Sunday, 16 February 2014

Vietnam Technology Conference 2014

"Wow!" is all I can say! It is Sunday evening and I am buzzing from all the learning. This year the United Nations International School of Hanoi and Saigon South International School of Ho Chi Minh City teamed up again to deliver one of the best professional development opportunities of the year. There were more than fifty workshops, a couple of hundred participants and a great key note speaker. Here is the conference website.

I delivered my workshop on professional learning communities during the first session on Saturday. My resources may be found here.

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Gary Johnson came up from SSIS for the conference and I got to attend his workshop on Google Scripts. If you are familiar with the TV show, The Wire, they refer to McNulty as "Real Police". Well Gary Johnson is "Real Teacher". He taught us some very useful Google Scripts and his materials may be accessed using the above link.

Patrick Green was the key note speaker and he opened the conference with his presentation, 'The Relevant Teacher'. A sample of what he was speaking about may be viewed here. He then led two workshops. The first was on YouTube and the second on Google Maps. Again, what can I say except that they were incredible. If your school is not using Google Apps For Education (GAFE), which is free, you are doing your students a disservice in this day and age.

The final session I attended was by Pete Kennedy. He gave an excellent presentation entitled 'Driven to Digital Distraction'. Pete showed us the dangers of multitasking and his materials will be available here soon.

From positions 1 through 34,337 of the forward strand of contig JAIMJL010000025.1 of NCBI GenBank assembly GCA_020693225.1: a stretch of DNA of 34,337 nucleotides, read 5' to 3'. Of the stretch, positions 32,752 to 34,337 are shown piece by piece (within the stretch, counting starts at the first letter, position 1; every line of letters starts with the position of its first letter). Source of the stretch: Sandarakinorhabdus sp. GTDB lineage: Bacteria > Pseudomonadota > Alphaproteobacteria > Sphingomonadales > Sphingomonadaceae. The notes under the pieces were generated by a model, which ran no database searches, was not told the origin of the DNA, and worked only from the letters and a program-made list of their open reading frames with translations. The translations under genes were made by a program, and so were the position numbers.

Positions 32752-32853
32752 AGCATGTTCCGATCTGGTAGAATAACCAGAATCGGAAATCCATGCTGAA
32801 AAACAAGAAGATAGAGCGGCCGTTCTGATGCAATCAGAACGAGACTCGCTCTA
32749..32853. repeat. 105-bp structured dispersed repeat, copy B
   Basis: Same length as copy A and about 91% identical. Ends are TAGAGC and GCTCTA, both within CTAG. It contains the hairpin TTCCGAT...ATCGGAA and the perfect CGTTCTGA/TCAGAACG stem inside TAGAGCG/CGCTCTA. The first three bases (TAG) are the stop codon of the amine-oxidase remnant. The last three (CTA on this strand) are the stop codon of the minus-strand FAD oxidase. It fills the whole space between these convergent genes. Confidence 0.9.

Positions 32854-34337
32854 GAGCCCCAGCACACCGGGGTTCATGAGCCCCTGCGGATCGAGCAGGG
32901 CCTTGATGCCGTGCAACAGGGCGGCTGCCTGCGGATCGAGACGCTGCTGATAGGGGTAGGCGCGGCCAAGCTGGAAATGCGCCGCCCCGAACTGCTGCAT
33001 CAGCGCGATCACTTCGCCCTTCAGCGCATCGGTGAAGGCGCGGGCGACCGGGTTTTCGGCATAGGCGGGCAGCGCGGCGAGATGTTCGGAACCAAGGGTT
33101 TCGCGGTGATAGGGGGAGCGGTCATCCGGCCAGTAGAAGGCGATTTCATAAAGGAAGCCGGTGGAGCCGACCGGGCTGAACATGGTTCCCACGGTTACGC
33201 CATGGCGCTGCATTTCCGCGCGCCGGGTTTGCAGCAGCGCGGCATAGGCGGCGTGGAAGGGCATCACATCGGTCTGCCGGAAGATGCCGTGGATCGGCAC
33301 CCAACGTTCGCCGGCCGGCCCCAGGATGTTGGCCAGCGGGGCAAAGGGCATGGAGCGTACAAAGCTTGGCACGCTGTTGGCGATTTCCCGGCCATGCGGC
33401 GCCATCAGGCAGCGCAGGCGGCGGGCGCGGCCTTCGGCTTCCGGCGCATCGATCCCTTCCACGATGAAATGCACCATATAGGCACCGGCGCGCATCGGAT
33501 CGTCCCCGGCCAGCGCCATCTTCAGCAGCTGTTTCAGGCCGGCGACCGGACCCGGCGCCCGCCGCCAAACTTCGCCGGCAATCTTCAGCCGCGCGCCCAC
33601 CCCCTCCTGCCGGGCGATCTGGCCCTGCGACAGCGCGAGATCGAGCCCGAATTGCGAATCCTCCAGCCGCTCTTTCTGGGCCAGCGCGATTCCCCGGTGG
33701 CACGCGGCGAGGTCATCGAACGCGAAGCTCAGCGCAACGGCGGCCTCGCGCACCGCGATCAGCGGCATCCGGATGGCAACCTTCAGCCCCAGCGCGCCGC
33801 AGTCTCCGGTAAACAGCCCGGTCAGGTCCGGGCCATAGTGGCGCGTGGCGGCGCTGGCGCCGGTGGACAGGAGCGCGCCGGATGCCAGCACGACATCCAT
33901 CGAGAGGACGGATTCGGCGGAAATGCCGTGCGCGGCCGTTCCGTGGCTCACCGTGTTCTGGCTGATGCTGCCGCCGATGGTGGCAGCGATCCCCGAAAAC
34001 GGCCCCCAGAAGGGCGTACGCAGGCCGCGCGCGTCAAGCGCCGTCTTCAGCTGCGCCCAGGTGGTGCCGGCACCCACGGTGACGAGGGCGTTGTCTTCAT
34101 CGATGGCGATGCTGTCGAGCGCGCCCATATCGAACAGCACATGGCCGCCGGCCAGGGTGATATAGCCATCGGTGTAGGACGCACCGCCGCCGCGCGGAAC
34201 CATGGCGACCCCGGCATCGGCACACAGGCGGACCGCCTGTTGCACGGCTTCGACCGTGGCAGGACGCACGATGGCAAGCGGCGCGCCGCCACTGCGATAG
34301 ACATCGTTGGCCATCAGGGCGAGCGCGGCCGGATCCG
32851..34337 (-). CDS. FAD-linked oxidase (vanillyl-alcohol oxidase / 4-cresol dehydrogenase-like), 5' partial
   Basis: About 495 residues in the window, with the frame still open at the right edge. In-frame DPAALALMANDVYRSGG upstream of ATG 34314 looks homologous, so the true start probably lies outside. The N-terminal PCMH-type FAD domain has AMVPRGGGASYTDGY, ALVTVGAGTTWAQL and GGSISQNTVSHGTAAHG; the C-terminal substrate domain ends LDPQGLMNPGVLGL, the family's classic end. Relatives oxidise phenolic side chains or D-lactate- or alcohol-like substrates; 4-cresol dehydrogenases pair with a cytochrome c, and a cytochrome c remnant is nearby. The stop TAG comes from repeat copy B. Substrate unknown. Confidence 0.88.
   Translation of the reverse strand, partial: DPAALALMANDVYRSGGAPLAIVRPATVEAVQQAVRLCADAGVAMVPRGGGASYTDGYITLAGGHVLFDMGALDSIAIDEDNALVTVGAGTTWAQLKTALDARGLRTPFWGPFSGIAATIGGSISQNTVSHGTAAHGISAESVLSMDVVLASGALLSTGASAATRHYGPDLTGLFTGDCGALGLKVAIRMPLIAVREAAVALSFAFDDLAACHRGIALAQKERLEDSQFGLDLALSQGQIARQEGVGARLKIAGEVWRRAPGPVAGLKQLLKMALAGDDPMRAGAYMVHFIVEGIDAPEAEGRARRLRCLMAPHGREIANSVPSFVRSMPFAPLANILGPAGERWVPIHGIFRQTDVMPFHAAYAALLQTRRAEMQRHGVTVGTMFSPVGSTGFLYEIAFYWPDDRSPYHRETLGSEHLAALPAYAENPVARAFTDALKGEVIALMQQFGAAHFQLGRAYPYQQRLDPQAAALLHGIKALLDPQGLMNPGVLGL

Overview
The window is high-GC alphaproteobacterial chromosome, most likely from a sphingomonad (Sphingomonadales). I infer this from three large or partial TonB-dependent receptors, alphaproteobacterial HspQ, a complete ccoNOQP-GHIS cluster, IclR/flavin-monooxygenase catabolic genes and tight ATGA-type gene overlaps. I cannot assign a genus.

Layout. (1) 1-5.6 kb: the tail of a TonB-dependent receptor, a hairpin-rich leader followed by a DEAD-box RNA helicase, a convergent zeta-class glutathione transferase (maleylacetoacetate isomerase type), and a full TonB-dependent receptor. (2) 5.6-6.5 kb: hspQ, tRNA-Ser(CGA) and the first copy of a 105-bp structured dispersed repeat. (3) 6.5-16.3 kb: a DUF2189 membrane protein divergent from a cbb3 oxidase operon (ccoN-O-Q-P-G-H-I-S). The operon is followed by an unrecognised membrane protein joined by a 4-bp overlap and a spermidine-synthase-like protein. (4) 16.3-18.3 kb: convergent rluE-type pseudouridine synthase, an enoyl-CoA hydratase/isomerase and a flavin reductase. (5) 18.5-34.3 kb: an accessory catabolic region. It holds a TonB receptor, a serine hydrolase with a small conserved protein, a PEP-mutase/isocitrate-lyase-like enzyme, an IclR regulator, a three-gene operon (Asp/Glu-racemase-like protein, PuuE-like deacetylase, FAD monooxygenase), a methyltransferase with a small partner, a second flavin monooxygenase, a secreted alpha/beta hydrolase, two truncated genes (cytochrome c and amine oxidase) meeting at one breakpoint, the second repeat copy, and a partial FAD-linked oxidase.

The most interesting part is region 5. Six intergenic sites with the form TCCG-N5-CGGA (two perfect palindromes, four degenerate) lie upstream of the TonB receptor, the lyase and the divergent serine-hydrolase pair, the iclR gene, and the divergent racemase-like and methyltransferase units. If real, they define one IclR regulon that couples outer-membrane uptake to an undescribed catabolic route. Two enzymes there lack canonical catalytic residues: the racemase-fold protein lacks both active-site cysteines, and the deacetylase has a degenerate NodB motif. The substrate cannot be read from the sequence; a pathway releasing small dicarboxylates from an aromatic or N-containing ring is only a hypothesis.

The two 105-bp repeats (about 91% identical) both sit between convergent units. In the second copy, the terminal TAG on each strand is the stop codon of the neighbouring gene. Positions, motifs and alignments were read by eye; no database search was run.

A huge thanks to everyone involved in the conference and forgive me if the tone of this post is a bit different to my usual. As I said, I am buzzing off the learning right now!

Wednesday, 5 February 2014

Parent Communication

At a recent meeting of the Hanoi Technology Group, one of my colleagues brought up the theme of parent communication. My belief is that teachers are not the primary educators students have in their lives. Teachers spend a large portion of time with students, but the majority of time and teaching should be spent with family. As the primary caregivers, parents are the main teachers in the lives of our students. I would like to use this space to suggest ways to empower parents to teach their children, our students.

At my school, one of the ways we empower parents is by providing as much information and training to them as possible. Some of the ways we communicate with parents include:
  • Sending class timetables home at the start of each week.
  • Using communication books and email for teachers and parents to write messages to each other. It is important to find the means of communication that best suits the individual parent. Some parents are more technologically comfortable and prefer emails to their phone while others will prefer more traditional means of communication.
  • Holding exam information evenings when exams are approaching. These evenings give parents detailed information on the exam process as well as strategies to support their children as they study at home. 
  • Holding coffee mornings where parents may come in to meet with school leaders. These are usually structured around a curriculum theme. 
  • Having a parent/teacher information evening each term. This is a form of communication I personally like to employ and I am currently planning one to explain our reading program in the early weeks of Term 3. 
  • Holding parent/teacher conferences to keep parents up to date with student progress.
The above list takes a lot of time and effort on the part of the teacher. However, keeping parents informed on what is happening and giving them strategies on how to teach their child is well worth the effort. In my opinion, teaching is not a nine-to-five job. I give my email and telephone number to my students and their parents so they can get in touch with me should they have any issues. This has always helped me to build trusting relationships with my students and their parents.